A total of 153.9 million persons worked at some point during 2009, the U.S. Department of Labor’s Bureau of Labor Statistics reported on December 8. The proportion of workers who worked full time, year round in 2009 was 64.0 percent, down from 65.6 percent in 2008. The number of persons who experienced some unemployment during 2009 increased by 4.9 million to 26.1 million. The sharp increase reflects the continuing weak labor market conditions experienced throughout 2009.
These data are based on information collected in the Annual Social and Economic Supplement (ASEC) to the Current Population Survey (CPS). The CPS is a monthly survey conducted by the U.S. Census Bureau for the U.S. Bureau of Labor Statistics. The ASEC collects information on employment and unemployment experienced during the prior calendar year. Highlights from the 2009 data include:
Persons with Employment
The percent of men who worked during 2009 was 70.6 percent, down from 73.1 percent in 2008. The proportion of women who worked at some point during 2009 was 59.6 percent, down from 61.3 percent in the prior year.
The proportions of whites (65.8 percent), blacks (58.8 percent), Asians (65.2 percent) and Hispanics (65.0 percent) who worked at some time during the year fell in 2009.
Among those with work experience during 2009, 75.3 percent were employed year round (working 50 to 52 weeks, either full or part time), down from 76.1 percent in 2008. The percentage of women working year round rose by 0.8 percentage point to 75.1 percent in 2009, and the percentage of men employed year round fell by 2.2 percentage points to 75.5 percent.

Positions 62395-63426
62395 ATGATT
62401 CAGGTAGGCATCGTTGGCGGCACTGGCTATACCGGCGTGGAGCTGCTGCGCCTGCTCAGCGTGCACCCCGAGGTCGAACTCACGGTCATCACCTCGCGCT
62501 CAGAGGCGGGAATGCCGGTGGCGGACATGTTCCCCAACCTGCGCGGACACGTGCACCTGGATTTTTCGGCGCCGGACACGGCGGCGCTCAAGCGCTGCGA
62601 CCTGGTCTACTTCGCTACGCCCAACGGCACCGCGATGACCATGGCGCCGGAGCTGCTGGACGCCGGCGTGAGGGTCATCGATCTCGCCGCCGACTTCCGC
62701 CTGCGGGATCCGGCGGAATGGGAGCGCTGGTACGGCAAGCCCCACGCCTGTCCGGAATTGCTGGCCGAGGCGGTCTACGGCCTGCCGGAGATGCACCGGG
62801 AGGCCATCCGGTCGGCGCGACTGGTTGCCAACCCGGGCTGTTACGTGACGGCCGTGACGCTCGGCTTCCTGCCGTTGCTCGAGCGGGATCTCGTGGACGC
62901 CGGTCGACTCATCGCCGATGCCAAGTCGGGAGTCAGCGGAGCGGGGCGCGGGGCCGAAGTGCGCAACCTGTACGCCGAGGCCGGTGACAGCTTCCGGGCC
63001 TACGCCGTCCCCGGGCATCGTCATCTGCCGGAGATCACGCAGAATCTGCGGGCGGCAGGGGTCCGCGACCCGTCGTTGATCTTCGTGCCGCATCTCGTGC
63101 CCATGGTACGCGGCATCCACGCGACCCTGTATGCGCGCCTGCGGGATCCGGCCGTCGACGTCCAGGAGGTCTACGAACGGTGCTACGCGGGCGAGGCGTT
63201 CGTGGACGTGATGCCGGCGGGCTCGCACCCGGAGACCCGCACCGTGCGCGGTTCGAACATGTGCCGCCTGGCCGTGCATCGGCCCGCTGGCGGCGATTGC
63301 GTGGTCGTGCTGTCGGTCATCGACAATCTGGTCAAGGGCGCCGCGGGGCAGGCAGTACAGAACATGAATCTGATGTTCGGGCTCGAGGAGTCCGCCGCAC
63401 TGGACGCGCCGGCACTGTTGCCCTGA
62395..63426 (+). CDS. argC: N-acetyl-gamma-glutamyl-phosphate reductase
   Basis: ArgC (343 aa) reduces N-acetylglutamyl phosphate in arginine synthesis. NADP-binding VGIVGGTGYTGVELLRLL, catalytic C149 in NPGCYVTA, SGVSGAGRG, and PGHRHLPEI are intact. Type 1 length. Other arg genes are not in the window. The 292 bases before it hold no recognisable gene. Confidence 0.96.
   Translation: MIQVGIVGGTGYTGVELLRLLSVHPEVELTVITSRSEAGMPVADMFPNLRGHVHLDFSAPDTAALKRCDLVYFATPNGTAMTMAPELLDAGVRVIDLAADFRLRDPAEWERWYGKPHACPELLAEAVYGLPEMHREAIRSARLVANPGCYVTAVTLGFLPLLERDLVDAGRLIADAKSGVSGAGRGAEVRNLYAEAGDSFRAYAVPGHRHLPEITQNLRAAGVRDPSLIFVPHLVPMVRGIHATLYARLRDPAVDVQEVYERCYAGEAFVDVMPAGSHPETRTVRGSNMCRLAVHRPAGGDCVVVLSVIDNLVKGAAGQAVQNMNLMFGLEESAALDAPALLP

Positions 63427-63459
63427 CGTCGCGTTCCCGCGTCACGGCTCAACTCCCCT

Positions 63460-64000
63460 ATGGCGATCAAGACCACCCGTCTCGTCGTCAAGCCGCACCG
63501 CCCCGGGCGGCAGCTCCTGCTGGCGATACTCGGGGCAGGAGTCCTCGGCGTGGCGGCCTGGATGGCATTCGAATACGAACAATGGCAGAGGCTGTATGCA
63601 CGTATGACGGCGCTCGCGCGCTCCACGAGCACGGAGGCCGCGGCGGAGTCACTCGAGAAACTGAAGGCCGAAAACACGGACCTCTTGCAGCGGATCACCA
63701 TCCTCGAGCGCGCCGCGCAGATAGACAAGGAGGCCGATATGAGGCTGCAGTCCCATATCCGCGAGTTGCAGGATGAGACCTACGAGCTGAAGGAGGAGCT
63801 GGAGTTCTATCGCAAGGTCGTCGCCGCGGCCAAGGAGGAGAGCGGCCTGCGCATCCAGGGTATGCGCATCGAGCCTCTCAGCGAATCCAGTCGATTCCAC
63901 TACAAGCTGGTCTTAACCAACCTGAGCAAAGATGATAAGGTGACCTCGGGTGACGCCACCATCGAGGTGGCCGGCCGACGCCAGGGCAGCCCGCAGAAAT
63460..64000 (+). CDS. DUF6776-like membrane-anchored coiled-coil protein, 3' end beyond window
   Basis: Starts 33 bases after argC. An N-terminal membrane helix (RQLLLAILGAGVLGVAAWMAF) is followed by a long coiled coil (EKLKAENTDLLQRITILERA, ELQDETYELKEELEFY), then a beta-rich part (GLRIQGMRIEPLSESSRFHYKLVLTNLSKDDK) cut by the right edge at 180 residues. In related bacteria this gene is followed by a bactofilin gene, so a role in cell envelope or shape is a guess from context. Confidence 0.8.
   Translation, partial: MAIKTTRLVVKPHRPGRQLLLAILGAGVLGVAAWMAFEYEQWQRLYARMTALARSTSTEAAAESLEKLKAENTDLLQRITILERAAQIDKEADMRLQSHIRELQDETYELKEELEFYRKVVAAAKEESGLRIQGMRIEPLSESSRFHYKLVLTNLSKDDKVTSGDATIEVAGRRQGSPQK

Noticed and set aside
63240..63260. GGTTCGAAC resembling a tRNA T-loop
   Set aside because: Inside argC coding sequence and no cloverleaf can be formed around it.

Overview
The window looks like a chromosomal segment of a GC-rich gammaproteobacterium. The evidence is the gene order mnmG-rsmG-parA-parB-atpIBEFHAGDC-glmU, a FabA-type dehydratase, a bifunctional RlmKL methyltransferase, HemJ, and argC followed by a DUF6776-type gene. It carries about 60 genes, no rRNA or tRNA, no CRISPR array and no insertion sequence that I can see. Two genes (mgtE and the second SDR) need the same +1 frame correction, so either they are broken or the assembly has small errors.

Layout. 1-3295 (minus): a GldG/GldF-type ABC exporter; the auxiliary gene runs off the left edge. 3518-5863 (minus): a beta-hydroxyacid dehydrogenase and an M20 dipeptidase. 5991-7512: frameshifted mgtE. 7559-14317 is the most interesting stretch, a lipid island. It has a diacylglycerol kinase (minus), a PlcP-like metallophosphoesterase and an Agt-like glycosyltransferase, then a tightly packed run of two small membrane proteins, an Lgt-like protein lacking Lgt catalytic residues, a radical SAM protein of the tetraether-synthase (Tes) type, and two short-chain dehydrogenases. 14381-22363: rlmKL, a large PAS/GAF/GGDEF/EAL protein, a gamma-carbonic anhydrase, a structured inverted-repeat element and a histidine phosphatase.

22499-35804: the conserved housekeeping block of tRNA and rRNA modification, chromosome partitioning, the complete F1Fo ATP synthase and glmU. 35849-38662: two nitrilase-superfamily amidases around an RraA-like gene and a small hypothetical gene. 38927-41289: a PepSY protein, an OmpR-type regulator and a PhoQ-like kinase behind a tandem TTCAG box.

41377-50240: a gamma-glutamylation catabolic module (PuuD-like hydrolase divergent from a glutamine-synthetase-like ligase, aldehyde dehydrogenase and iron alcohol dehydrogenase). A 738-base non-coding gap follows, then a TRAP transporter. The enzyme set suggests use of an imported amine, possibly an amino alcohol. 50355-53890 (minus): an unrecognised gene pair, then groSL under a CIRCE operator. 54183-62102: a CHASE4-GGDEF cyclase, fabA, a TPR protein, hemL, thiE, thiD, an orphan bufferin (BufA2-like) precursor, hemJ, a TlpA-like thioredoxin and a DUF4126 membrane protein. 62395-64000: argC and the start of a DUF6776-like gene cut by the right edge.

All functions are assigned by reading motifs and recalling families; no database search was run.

Of those employed at some time during 2009, 78.3 percent usually worked full time, down from 79.5 percent in 2008. Men were more likely to work full time during the year (84.4 percent) than were women (71.5 percent). In 2009, the proportions of employed men and women working full time declined by 1.6 and 0.7 percentage points, respectively.
Persons with Unemployment
About 159.8 million persons worked or looked for work at some time in 2009. Of those, 26.1 million experienced some unemployment during the year, up from 21.2 million in 2008. Men accounted for the majority of the over-the-year increase in unemployment.
At 16.4 percent in 2009, the "work-experience unemployment rate" (those looking for work during the year as a percent of those who worked or looked for work during the year) was 3.2 percentage points higher than in 2008. The 2009 rate was the highest since 1985. The rates for whites (15.5 percent), blacks (22.4 percent), Hispanics (20.9 percent) and Asians (12.6 percent) rose in 2009.
Overall, men continued to have higher "work-experience unemployment rates" in 2009 than women, 18.8 vs. 13.6 percent. Among whites, the rate for men (18.1 percent) was higher than that for women (12.6 percent). This also was the case for men and women among blacks (26.1 and 19.1 percent, respectively) and Hispanics (23.7 and 16.9 percent, respectively.) The rates for Asian men (12.4 percent) and Asian women (12.8 percent) were little different.
Among those who experienced unemployment in 2009, the median number of weeks spent looking for work was 19.7, up from 15.2 in 2008. The number of individuals who looked for a job but did not work at all increased by 2.7 million to about 5.8 million individuals in 2009. Of the 20.3 million persons who worked during 2009 and also experienced unemployment, 20.5 percent had 2 or more spells of joblessness, down from 22.1 percent in 2008.